As there shown, the device comprises a probe or pipette 53 which is mounted for movement on a movable mount 54, pumps 56 and 57, reagent or diluent reservoir 58, and valves 59 which provide communication of the pumps with either a pressure line 61 or a vacuum line 62. The valve 59 may be any valve capable of providing the position shown with valve blocks 63 and 64 aligned as shown in FIGURE 5 and movable so as to be aligned as shown in phantom in FIGURE 5. A typical valve and mechanism suitable for operating the same is described and claimed in the co-pending application Ser. No. 183,506 of Erik W. Anthon, entitled Valve, and filed Mar. 29, 1962, now US. Patent No. 3,199,538, assigned to the assignee of the present invention.

Both pumps 56 and 57 are similarly constructed and adapted to operate by means of air pressure or vacuum with the air pressure causing each of the pumps to move a piston or plunger in one direction and the vacuum causing each of them to move the piston in reverse direction. Thus, each pump comprises a housing 66 enclosing chambers 67 and 68 with chamber 68 adapted to activate a piston 69 which communicates down into chamber 67 and elfects movement of liquid into and out of the chamber, depending upon the valve positions in the associated lines.

In order to accurately adjust the volume of liquid taken into the chambers 67, stop means 71 are provided to limit the movement of the piston 69. In order to adjust the stop means 71, knurled handle 72 is rotated which moves stop means 71 through a sealed threaded engagement with the housing 66, as shown in FIGURE 5. The setting may be accurately adjusted on a suitable gauge 73 which may include a Vernier device (not shown) or any other conventional measuring scale for providing accurate measurements.

In the operation of the transfer device, the probe 53 is moved to the position shown in FIGURE 5 when liquid is being discharged from the probe into a receiving container 36 or alternatively to a sample well 32. This discharge is effected because pressurized air enters through line 61 and communicates through lines 74 and 76 to the chambers 68 and forces the pistons 69 downwardly. This causes chambers 67 to be decreased in volume so that liquid from the upper chamber 67 goes through lines 77 and 73 through lower chamber 67, and the material in both upper and lower chambers 67 then passes through line 79 and out through the probe as indicated above. Moveable mount 54 then lifts the probe and the conveyor means moves the sample delivered as explained above out of the transfer position while the conveyor means which supplies sample is moved into the transfer position. The mount 54 then lowers the probe into the sample.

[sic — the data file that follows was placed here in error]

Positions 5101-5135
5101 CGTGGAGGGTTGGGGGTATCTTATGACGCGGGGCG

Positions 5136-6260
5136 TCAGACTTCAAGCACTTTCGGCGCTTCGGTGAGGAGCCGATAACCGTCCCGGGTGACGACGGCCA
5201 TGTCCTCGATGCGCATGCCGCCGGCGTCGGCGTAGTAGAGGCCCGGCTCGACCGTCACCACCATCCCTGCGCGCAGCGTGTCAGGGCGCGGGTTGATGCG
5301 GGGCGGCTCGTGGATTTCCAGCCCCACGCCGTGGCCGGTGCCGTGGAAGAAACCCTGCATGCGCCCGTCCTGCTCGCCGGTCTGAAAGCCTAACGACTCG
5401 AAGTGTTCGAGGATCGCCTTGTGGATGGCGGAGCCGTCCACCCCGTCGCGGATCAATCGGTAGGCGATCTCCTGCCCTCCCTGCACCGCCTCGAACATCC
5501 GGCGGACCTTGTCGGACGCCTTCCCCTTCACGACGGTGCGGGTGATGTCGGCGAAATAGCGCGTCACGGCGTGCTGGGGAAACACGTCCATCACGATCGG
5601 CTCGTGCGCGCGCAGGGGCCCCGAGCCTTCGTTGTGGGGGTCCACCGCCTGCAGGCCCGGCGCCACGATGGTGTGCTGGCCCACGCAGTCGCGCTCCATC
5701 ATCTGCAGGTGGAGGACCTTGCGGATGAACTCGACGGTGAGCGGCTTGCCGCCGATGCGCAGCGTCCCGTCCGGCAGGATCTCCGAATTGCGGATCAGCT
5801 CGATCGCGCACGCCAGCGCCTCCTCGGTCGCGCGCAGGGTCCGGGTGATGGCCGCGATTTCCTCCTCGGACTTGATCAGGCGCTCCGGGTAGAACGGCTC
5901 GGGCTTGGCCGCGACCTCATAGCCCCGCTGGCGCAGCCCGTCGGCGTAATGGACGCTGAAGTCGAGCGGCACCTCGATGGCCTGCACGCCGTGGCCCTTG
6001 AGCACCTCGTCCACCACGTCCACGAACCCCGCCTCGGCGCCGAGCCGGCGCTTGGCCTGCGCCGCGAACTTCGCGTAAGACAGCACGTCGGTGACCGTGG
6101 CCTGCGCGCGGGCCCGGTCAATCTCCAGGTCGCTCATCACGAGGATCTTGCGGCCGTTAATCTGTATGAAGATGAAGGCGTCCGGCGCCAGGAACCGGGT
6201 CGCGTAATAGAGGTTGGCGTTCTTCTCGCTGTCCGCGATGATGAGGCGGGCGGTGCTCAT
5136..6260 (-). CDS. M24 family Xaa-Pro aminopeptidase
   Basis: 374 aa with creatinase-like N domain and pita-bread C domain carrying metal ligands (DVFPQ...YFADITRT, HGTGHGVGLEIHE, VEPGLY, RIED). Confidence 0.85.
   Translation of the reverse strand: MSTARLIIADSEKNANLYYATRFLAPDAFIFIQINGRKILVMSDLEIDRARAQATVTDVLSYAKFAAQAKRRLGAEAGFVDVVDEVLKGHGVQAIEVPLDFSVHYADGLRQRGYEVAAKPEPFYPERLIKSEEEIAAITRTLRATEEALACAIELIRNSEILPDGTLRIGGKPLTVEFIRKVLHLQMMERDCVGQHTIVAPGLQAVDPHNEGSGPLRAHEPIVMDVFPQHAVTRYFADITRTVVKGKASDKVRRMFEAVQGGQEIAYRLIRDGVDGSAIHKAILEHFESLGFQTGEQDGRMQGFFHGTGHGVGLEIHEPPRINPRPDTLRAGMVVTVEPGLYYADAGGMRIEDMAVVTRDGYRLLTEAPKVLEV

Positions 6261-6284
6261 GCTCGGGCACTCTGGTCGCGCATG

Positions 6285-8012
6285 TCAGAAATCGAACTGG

When the sample is taken in through the probe, reagent or diluent is also taken into upper chamber 67 of the pump 56 provided for this purpose. This is affected by moving valve 59 so that the block 64 and its passages are in the position as shown in phantom in FIGURE 5. Line 74 is then in communication with suction line 62 through passage 81, while the pressure line 61 is in communication with the atmosphere through passage 82. Similarly, passage 83 connects line 77 with line 84 leading to the reservoir or container 58. With line 74 connected to vacuum, pistons 69 are urged upwardly. This causes the upper chamber 67 to draw reagent or diluent from the reservoir through line 77 and line 84 communicating therewith, while the lower chamber 67 draws sample up into the probe as liquid is drawn back in line 79. It should be noted that line 78 is closed during this operation so that no diluent or reagent is in communication with the lower chamber.

This system is capable of taking in accurately measured quantities of sample and diluent or reagent and dispensing them, with the reagent or diluent following the sample so as to flush the probe clean for the next cycle of operation. Alternatively, a system may be employed which is capable of taking in an excess quantity of sample and dispensing a precisely measured aliquot thereof, the excess sample serving to wash out the probe before the dispensed portion of the sample is taken in. The latter system is particularly suitable where it is not desired to add diluent or reagent, A suitable system for washing out with a measured quantity of reagent or diluent is more fully described and claimed in the copending application of Hans Baruch, the inventor of the present invention, and Erik W. Anthon, Ser. No. 207,111, filed July 2, 1962, now reissue Patent No. 26,055, and assigned to the same assignee as the present invention. A typical apparatus for washing out with additional sample is more fully described and claimed in the co-pending application of Erik W. Anton, Ser. No. 207,119, filed July 2, 1962, nowPatent No. 3,193,148, and assigned to the same assignee as the present application. The exterior of the probe should be made hydrophobic and in such case it often will not be necessary to clean the exterior of the probe. However, it should be apparent that rinsing of the probe between samples could also be provided, if required, by any suitable means. In general, the means 21 for transferring sample may include any suitable movable mount 54 capable of moving the probe end into and out of position in the sample containers. As shown diagrammatically in FIGURE 6, the tube holder 54 may include a collar 86 which is moved up and down by a lever 87 which is pivoted by movement of eccentric 88 as it is driven through half revolutions by motor 89. Similarly, valve 59 is driven between its two positions by motor 91 acting through eccentric 92.